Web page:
From NCPR Blogs:
An unscheduled press conference with President Obama pre-empted broadcast of our Readers & Writers conversation with Terry Tempest Williams. Online audio of the conversation in now available. Terry Tempest Williams will be our guest Tuesday,...
News stories tagged with "conservation"
Aug 05, 2002 — Efforts to reintroduce the trumpeter swan in the Great Lakes region are exceeding expectations. In fact, officials in one state are trying to find out if the swan population can now grow on its own. The Great Lakes Radio Consortium?s Mike Simonson reports. Go to full article
Jun 26, 2002 — The Common Tern is a bird best known for its graceful flight and dramatic dives. The shoals and nooks of the eastern Lake Ontario and St. Lawrence River shoreline have been some of the tern's best nesting habitat in North America. But over the past 50 years, the area's tern population has dropped dramatically, from 20,000 to only 2000. Now the tern's a threatened species in New York. David Sommerstein reports on efforts to restore the bird's numbers. Go to full article
Jun 11, 2002 — New York State has joined with the Nature Conservancy and a timber company to preserve almost 45,000 acres of land on the Tug Hill Plateau. David Sommerstein reports the public-private partnership prevents the land from being subdivided. Go to full article
Jun 10, 2002 — New York State has joined with the Nature Conservancy and a timber company to preserve almost 45,000 acres of land on the Tug Hill Plateau. David Sommerstein reports the public-private partnership prevents the land from being subdivided. Go to full article
Feb 04, 2002 — As the new year progresses, we look back on the last as one that changed everything. But, according to commentator Elle Garrell Berger, life for most of us is pretty much back to normal. Although there are some changes we might still want to make. Go to full article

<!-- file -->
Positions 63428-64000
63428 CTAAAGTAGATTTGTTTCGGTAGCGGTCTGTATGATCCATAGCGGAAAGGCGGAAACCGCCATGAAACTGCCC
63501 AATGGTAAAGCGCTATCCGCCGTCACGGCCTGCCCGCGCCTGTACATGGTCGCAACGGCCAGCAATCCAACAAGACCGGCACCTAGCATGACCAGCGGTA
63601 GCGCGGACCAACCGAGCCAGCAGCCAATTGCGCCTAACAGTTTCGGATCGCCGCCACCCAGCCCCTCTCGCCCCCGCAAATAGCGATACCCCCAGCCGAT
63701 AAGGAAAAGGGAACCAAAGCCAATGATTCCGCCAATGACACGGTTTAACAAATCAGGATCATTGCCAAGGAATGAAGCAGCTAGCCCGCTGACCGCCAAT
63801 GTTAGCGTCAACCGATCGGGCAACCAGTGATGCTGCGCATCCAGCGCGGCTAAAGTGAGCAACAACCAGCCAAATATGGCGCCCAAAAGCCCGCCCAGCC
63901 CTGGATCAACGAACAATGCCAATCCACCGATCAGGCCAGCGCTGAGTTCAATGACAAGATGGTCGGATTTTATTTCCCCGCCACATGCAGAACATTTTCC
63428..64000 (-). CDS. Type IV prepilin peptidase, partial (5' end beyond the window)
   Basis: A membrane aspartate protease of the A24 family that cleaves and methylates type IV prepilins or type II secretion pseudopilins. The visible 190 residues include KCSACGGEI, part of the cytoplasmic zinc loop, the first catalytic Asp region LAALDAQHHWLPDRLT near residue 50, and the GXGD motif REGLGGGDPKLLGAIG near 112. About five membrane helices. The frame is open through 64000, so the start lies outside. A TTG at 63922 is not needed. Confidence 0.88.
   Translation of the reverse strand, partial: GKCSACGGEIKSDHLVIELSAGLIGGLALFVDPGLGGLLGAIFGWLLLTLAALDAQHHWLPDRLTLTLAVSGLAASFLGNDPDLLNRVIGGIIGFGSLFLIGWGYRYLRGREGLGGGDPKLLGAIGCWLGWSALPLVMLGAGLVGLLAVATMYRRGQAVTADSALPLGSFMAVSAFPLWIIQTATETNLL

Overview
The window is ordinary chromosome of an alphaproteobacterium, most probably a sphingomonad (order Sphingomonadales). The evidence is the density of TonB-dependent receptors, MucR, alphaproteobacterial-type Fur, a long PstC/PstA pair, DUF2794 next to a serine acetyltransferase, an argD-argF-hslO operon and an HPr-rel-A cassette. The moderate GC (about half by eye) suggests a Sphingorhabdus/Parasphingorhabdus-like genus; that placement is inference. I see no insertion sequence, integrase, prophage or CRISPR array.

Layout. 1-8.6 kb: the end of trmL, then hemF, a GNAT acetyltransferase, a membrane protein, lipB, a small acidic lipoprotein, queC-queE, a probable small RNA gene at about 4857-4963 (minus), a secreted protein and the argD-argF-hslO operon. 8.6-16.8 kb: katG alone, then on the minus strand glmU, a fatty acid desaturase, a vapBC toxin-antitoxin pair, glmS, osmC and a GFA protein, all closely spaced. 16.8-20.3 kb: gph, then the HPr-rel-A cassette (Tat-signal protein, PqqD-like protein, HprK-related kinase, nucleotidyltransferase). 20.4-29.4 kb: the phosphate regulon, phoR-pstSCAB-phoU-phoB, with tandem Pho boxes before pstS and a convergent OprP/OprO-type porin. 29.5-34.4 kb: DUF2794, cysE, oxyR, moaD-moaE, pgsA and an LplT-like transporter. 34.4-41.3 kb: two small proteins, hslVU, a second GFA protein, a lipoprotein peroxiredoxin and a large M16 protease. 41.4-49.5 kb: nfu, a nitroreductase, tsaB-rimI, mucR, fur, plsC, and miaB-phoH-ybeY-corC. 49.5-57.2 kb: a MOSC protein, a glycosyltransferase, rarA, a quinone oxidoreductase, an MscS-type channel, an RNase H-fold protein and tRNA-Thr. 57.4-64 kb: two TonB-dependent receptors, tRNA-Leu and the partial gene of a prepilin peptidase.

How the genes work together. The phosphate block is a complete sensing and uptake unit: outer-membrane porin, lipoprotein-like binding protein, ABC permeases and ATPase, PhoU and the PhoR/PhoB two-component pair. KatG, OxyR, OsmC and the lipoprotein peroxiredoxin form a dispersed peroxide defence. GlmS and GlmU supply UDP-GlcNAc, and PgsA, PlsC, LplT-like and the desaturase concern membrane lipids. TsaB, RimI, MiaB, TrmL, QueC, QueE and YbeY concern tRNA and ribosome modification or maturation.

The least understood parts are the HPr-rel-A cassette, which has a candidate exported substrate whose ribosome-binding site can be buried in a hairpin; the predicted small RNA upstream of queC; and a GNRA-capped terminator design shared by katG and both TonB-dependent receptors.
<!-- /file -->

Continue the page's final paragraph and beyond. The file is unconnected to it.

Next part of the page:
Dec 04, 2001 — Conservation groups say New York's legislature is withholding on tens of millions of dollars that should be spent on environmental projects. The Environmental Protection Fund is one of hundreds of programs derailed by the September 11 attacks. As Brian Mann reports, loss of the money could affect a deal in the Adirondacks that would add 26,000 acres to state forest land. Go to full article
Nov 19, 2001 — Alaska's arctic is a place of contrasts. For decades, the vast Prudhoe Bay oil fields have helped to feed the national economy. But the north slope also holds some of America's wildest--and most pristine--places. Brian Mann visited Alaska this summer. In this final part of his special series, Brian looks at two possible futures facing the Arctic National Wildlife Refuge. Go to full article
Nov 15, 2001 — Alaska's Arctic National Wildlife Refuge is one of the most remote places on earth. The tundra plain also holds one of the last great deposits of crude oil in North America. If oil development goes forward in the Refuge, it could affect caribou and polar bears. But drilling would also reshape the lives of people who live and travel in the Arctic. Brian Mann spent a month Alaska this summer. Go to full article
Nov 13, 2001 — After the terror attacks on September 11, the US House of Representatives voted to open Alaska's Arctic National Wildlife Refuge to oil development. The plan is backed by President Bush, who says the oil would lessen America's reliance on the Middle East. The bill is stalled in the Senate. Democratic leaders say the measure would do little to foster energy independence. Many pro-environment groups claim that opening ANWR would destroy one of the world's great wilderness areas. Brian Mann traveled to the Arctic this summer and begins his special report. Go to full article